Harmonium – film or file?

Roy has already reviewed this film and I think he is gives a good sense of what makes it interesting viewing. However, he did not comment on the quality of the screening so maybe he was more fortunate than me. The film seemed interesting but I was constantly distracted by the poor quality of the image. To give examples; there were frequent long shots of a single character in mid-screen and mid-distance and the figure was fuzzy; there were also two-shots where the character farthest from the camera, but active in the frame, was fuzzy. Overall there was a lack of definition and, especially in the interiors, there was a lack of contrast. It seems likely that the film relied to a degree on natural light but even in this case I still thought the definition poor.

I saw the film in Cubby Broccoli at the National Media Museum (now renamed Science Media Museum and programmed by Picturehouse). I checked with Picturehouse and they stated that the film was screened from a 2K DCP.

So I then contacted the distributor, Eureka. They sent the following:

” The film has screened in multiple cinemas across the country and this is the first time that this has been brought to our attention. I apologise if your enjoyment of the film was spoilt in any way, and appreciate your feedback. I’ll pass your feedback on both to the cinema and our production team, because the film did screen from DCP at that venue – that is the only format that was made available to them.”

I followed up this reply with an enquiry about what was the source material for the DCP. This has not received a response. I have had other examples of this lack of response from distributors. I suspect it means they are not happy with the question.

This is where the ‘film or file’ in the title comes in. I was fortunate enough to attend the George Eastman Museum Nitrate Weekend; everything on 35mm. At a discussion I noted that archivists were distinguishing between:

‘film – i.e. acetate or nitrate relying on halide silver grain’.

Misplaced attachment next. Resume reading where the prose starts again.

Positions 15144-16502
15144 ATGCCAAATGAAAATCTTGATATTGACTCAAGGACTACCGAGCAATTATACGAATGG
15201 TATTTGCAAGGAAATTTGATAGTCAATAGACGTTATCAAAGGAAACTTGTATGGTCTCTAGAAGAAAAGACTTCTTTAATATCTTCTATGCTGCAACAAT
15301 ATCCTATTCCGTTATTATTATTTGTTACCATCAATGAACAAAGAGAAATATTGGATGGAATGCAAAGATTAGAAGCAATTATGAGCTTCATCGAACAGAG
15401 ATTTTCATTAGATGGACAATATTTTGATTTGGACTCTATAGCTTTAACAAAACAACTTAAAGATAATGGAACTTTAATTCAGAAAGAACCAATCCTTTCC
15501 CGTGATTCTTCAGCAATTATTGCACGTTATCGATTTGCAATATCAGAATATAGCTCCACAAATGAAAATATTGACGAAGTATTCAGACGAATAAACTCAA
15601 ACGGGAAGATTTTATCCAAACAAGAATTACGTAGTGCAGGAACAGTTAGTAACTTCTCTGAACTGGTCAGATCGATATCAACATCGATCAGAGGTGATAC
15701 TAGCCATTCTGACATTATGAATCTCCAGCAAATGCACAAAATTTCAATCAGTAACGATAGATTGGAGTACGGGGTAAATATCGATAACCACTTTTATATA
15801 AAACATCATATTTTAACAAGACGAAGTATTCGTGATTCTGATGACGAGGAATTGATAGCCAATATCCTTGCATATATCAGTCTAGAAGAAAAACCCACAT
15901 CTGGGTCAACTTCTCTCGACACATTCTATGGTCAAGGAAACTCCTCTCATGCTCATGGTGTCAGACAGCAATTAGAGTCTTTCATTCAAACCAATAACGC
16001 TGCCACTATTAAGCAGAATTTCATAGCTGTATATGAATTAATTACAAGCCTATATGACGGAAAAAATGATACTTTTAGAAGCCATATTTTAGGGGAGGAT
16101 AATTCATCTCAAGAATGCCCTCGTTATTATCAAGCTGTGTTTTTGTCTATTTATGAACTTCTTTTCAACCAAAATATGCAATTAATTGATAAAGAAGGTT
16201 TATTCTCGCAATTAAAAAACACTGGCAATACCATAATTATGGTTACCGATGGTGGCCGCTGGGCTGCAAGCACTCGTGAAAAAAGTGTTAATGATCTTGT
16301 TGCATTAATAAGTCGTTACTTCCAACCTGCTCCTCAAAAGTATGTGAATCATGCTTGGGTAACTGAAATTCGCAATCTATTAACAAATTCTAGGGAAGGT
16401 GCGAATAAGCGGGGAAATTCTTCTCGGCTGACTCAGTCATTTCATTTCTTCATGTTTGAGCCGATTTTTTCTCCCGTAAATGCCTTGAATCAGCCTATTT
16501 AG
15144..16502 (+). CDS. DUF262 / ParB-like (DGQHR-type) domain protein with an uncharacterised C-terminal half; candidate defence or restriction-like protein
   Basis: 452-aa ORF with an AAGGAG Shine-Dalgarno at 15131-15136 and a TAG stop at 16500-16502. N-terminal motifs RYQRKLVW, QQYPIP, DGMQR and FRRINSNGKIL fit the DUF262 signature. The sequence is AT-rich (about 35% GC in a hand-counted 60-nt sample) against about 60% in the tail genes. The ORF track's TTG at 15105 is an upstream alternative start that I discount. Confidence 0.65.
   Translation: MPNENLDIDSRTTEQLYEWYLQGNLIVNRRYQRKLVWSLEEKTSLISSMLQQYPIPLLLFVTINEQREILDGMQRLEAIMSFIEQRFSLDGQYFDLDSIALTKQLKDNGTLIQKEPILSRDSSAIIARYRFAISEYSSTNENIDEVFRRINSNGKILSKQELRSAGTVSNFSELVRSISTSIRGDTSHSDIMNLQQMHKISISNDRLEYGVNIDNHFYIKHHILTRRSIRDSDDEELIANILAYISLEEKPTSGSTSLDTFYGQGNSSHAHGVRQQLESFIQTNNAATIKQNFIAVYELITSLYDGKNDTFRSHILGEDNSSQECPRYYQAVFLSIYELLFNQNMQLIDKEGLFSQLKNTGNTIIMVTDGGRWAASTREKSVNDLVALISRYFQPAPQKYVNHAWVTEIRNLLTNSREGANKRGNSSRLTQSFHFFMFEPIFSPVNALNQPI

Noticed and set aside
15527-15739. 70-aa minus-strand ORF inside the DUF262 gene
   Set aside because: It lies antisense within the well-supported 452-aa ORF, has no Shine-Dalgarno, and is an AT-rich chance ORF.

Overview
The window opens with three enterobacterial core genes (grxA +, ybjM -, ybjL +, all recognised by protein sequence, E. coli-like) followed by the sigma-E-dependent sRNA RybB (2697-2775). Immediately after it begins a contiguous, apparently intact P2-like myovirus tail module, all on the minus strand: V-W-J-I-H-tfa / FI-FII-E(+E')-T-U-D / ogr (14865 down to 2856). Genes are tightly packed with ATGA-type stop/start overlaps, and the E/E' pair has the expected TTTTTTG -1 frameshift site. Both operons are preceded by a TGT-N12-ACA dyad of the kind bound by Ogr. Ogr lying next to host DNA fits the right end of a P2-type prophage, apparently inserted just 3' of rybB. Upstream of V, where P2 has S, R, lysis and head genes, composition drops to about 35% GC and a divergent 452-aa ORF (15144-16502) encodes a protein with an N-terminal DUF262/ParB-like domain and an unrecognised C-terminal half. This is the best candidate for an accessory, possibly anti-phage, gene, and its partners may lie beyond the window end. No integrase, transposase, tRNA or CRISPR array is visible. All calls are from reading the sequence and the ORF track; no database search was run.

‘file – digital relying on pixels’.

Even in the 2K digital cinema packages I am sure there is a difference between these two. However, it seems it is technically simple to up load digital video (DVD or Blu-Ray) onto a DCP. A projectionist I asked advised that once this is done there is not an obvious difference in the technical information on a DCP. But there is clearly a difference in quality. DCPs have technical specifications, detailed on a helpful page on Wikipedia (https://en.wikipedia.org/wiki/Digital_Cinema_Package). Likewise for Blu-ray [https://en.wikipedia.org/wiki/Blu-ray]. The comparison put simply is between something like 25 gigabytes for the video disc [or only five for DVD] and averaging a 100 gigabytes for DCPs. I gather DVDs do vary: some are lower than a 100; higher quality ones can get close to 300, and the latter take far longer to load on the server.

35mm prints vary: this was apparent at the George Eastman Nitrate Picture Show. And it has long been a point of comment by critics. One of the arguments for digital is that there is a common standard of projection. Using source materials below the specifications for DCPs clearly subverts this. Critics do not help as whilst they frequently comment on the quality of the style and technique they much less frequently comment on the quality of the actual screenings. [Roy does quite often do this]. Two friends did not remember noting a lack of quality when they saw the film but another friend remembered that he thought the image was not very good.

I tend to avoid reviews before a film because they so frequently reveal plot, character and even dialogue. And I avoid many trailers because they frequently offer a skeleton of the entire plot. But now I find I am researching films online beforehand to try and ascertain what sort of quality file is likely. I am also compiling a list of known suspects.